Ultimately, this approach to fluorescence has the potential to be applied to data from autonomous floats in the Southern Ocean, such as the biogeochemical (BGC) Argo fleet. A recent application to glider data from the SAZ in the Atlantic Ocean has allowed identification of regions and time periods where Fe limitation was relieved (Ryan-Keogh and Thomalla, 2020). Studies of this kind will improve our understanding of biogeochemical cycles in the understudied Southern Ocean. However, care will undoubtedly be needed in the interpretation of large spatial variations (e.g. when crossing fronts) owing to differences in species composition and mixing regimes.

Future work should include laboratory experiments under fluctuating light conditions, i.e. mimicking mixing in the ocean, to further probe the interplay of light history and Fe status on NPQ and how both affect phytoplankton growth. Care should be taken to not only focus on steady-state scenarios but to also include perturbation experiments, as relaxation of Fe limitation in the Southern Ocean may be a sporadic event, for example if storm-induced deep mixing or dust deposition are the means of Fe fertilization. Overall, assessment of the level of Fe limitation is less interesting than the question of how this limitation affects primary production and growth rate, as these are the quantities that will be felt throughout the ecosystem. The eventual goal would thus be to establish a link between a readily measurable proxy, such as NPQSF, and phytoplankton growth. This could be achieved by further investigations into the relationship between NPQ and the maximum quantum yield of photosynthesis, which has been shown to respond to Fe fertilization (Alderkamp et al., 2019; Hiscock et al., 2008) and has also been incorporated into a new global model of net primary production, albeit currently as a function of light acclimation only (Silsbe et al., 2016).

Data availability
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Data availability. 

Surface geostrophic velocities were downloaded from the AODN data portal at https://portal.aodn.org.au (last access: 12 December 2018) (IMOS/CSIRO, 2018). All voyage data (except FRRf and ac-9) are freely available from the CSIRO Data Trawler: https://www.cmar.csiro.au/data/trawler/survey_details.cfm?survey=IN2018_V02 (last access: 21 June 2018) (MNF, 2018). The mooring data are freely available via the Australian Ocean Data Network portal: https://portal.aodn.org.au (last access: 12 December 2018). FRRf and ac-9 data are available directly from the corresponding author and can be requested by email: christina.schallenberg@utas.edu.au.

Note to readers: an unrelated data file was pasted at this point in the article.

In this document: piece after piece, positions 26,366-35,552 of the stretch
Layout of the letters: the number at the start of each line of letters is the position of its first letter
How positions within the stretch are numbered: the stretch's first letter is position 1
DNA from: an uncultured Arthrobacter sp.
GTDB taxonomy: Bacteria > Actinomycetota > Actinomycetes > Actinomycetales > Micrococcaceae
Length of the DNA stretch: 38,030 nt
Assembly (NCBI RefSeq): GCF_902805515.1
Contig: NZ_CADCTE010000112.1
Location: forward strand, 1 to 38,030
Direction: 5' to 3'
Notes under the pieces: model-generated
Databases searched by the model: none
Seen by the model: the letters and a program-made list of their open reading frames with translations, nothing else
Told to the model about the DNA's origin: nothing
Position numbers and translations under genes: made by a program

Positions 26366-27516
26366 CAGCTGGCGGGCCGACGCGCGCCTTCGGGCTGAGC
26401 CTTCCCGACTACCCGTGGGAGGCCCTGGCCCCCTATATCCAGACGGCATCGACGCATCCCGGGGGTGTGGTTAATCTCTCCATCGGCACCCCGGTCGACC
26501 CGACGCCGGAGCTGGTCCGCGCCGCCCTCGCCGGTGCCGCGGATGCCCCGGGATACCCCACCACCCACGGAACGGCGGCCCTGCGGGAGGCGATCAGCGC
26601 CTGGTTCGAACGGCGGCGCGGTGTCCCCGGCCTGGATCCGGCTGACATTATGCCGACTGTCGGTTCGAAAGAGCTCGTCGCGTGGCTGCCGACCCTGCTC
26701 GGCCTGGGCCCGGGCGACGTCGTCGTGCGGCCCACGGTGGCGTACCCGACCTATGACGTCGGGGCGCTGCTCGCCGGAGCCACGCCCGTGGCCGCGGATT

Supplement
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Supplement. 

The supplement related to this article is available online at: https://doi.org/10.5194/bg-17-793-2020-supplement.

Author contributions
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Author contributions. 

CS conceived the idea for the study and designed and carried out the experimental work on the voyage, except for 14C uptake experiments, which were done by RFS. CS processed and analysed all data post-voyage with the following exceptions: phytoplankton pigment and filter pad absorption measurements were undertaken and interpreted by LAC and the results of 14C uptake experiments were analysed by RFS. TWT leads the Southern Ocean Times Series facility, which provided the moored sensor observations. The details of the inquiry were significantly improved through discussions with RFS, NS, TWT and PWB. CS wrote the majority of the manuscript, with refinements and additions provided by all co-authors.

Competing interests
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Competing interests. 

The authors declare that they have no conflict of interest.

Acknowledgements
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Acknowledgements. 

We thank the captains and crews of RV Investigator and RV Southern Surveyor and the Marine National Facility for their support. Special thanks to Julie Janssens for manning the ac-9 during night shift and to Peter Jansen for help with the mooring data. Diana Davies and the CSIRO Moored Sensor Systems team were indispensable for the mooring and voyage field programs, and we are grateful for all their hard work and good cheer. Finally, we thank Peter Hughes and Julie Janssens for nutrient analyses and hydrochemistry support and Eleanor Haigh for paving the way to NPQ analyses on the mooring data.

Financial support
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Financial support. 

Christina Schallenberg was supported by a Canadian National Sciences and Engineering Research Council (NSERC) postdoctoral fellowship (grant no. PDF-502793-2017) and by the Antarctic Climate and Ecosystems Cooperative Research Centre (ACE CRC) at the University of Tasmania. The Southern Ocean Time Series autonomous moored observatory is a facility of the Australian Integrated Marine Observing System and also received support from the ACE CRC, the Australian Antarctic Science Program and the Australian Marine National Facility. Robert F. Strzepek and Philip W. Boyd received support from the ACE CRC and the Antarctic Gateway Partnership (Australian Research Council).

Review statement
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Review statement. 

This paper was edited by Koji Suzuki and reviewed by two anonymous referees.

References
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Measurements of phytoplankton health still require the use of research vessels and are thus costly and sparse. In this paper we propose a new way to assess the health of phytoplankton using simple fluorescence measurements, which can be made autonomously. In the Southern Ocean, where the most limiting nutrient for phytoplankton is iron, we found a relationship between iron limitation and the depression of fluorescence under high light, the so-called non-photochemical quenching of fluorescence.
Measurements of phytoplankton health still require the use of research vessels and are thus...